1)16 They were differentiated in vitro to hepatocyte-like cells

1).16 They were differentiated in vitro to hepatocyte-like cells at passages 4 to 10 (Fig. 1A), according to a well-established multistep protocol.15, 16 Quality of differentiation was proven by an increased gene expression of cytochrome P450 3A4 (CYP3A4; P = 0.016), hepatocyte nuclear factor 4-α (HNF4α; P = 0.031), and albumin (P = 0.016), and the exhibition of functions typical of mature hepatocytes,

such as CYP3A4 activity (P = 0.031; Fig. 1B,C). Variability in differentiation http://www.selleckchem.com/products/Neratinib(HKI-272).html quality among different donors is shown in Supporting Fig. 1E. To study the effect of differentiation state on HBV-cell interactions, we first assessed viral attachment to the cell membranes. At a temperature below 18°C, endocytosis is inhibited (Supporting Fig. 4A), whereas binding of viral particles to membrane receptors remains active.26 We incubated PHHs, UD-UCMSCs, and D-UCMSCs with HBV at an MOI of 1.0 ± H 89 chemical structure 0.8 × 105, for 2 hours at 4°C. Under these conditions, endocytosis was totally inhibited while cellular viability was not affected (Supporting Fig. 4B,C). After extensive washing (Supporting Fig. 4D), the amount of membrane-bound HBV DNA was similar for PHHs and D-UCMSCs, but lower for UD-UCMSCs (P = 0.052; Fig. 2A). To prove that binding of viral particles on cell membrane was receptor-mediated, after incubation with HBV at 4°C and extensive washing, cells were treated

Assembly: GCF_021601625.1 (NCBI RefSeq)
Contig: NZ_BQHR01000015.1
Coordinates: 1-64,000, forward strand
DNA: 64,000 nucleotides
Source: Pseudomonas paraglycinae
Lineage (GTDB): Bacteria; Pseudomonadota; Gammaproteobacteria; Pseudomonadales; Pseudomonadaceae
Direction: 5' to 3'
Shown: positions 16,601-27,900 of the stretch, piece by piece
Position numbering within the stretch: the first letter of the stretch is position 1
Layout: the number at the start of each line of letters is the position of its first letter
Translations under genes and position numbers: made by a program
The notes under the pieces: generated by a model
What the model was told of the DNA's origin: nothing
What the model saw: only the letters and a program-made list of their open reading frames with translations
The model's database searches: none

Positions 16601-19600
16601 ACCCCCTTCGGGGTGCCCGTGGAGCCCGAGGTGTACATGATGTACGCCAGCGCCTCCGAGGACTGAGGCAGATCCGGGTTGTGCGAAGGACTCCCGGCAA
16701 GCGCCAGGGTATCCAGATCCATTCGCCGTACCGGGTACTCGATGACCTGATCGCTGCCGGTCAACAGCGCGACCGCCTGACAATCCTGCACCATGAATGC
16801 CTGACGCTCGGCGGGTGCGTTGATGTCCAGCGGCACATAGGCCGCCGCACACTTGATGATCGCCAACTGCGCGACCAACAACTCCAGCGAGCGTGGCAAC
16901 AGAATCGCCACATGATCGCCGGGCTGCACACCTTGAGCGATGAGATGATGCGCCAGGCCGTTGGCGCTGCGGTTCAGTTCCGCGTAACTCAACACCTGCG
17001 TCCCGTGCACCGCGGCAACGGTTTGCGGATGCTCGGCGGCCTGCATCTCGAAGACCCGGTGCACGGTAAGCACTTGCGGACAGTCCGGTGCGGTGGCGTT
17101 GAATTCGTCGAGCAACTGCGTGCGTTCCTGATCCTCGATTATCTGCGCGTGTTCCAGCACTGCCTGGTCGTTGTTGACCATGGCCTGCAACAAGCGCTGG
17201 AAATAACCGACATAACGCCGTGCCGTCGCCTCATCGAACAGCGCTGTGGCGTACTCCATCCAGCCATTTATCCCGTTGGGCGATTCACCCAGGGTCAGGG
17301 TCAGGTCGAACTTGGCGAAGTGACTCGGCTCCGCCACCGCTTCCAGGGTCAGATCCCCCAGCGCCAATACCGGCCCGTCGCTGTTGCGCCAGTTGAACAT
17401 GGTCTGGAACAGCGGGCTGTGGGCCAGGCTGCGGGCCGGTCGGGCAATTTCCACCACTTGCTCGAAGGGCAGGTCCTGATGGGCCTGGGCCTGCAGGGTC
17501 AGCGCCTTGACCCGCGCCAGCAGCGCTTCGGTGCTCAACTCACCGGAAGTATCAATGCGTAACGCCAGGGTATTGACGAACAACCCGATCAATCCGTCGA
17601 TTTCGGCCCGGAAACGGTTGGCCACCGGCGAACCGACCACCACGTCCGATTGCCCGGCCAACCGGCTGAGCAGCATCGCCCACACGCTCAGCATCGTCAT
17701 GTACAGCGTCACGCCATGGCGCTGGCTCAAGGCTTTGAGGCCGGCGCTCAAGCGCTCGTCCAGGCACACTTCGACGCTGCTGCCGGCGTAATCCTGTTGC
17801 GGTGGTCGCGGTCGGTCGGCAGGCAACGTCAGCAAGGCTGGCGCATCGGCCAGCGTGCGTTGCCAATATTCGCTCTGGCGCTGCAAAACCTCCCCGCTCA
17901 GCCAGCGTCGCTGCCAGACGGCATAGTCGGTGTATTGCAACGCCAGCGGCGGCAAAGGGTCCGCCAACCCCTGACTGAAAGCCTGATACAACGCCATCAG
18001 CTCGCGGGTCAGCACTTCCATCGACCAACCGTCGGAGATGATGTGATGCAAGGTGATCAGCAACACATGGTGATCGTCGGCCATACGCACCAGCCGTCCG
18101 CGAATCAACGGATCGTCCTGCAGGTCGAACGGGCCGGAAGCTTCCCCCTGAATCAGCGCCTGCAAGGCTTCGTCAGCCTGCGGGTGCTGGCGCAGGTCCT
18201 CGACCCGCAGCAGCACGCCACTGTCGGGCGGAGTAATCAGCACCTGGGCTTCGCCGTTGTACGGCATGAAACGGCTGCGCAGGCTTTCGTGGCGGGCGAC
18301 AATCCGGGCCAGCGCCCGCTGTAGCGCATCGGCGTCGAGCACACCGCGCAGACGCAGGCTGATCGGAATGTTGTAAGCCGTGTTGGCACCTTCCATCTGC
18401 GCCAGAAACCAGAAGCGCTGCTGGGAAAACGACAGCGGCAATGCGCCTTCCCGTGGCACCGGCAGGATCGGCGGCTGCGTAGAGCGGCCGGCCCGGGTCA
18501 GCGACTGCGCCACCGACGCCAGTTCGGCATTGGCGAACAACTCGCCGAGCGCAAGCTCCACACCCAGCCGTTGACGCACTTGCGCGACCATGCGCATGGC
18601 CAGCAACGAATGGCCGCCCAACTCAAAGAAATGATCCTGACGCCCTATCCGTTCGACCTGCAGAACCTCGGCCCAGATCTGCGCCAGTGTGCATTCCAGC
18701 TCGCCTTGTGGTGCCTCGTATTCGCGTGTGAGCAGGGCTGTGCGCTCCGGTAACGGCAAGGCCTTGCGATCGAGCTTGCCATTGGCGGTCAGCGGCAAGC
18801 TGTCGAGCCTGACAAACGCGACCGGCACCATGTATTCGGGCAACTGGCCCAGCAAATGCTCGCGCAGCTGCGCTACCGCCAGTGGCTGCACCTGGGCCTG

with trypsin before DNA extraction. Protease detached 95% of the viral particles, without any difference between cell types (Fig. 2B), indicating that proteinaceous structures were involved in HBV binding. To assess whether viral particles attached to membrane receptors could be internalized, after the 2-hour incubation at 4°C and extensive washing cells were moved to a 37°C environment. They were cultured under standard conditions and DNA was extracted after 1, 4, and selleck chemical 24 hours. To make sure to extract only intracellular DNA,

trypsin was applied before DNA extraction, in order to detach all particles still bound to the cell membrane. After 1 hour at 37°C, PHHs, UD-UCMSCs, and D-UCMSCs were able to internalize 4.9 ± 0.7%, 6.3 ± 1.5%, and 5.5 ± 1.3% of membrane-bound HBV, respectively (P = ns; Fig. 2C). The proportion of viral uptake increased at 4 and 24 hours for PHHs (P = ns) and D-UCMSCs (P = 0.016), but remained stable for UD-UCMSCs. HBV uptake after 24 hours was significantly greater in D-UCMSCs than in UD-UCMSCs (P = 0.004). The amount of virus taken up by D-UCMSCs at 24 hours increased with the increase of MOI (Fig. 2D). Little increase was seen for MOI >103, suggesting saturation of the receptor(s). Viral entry after 24 hours at 37°C was confirmed by immunofluorescence. Both PHHs and D-UCMSCs, but not UD-UCMSCs, showed a positive staining for intracellular HBcAg (Fig. 2E).

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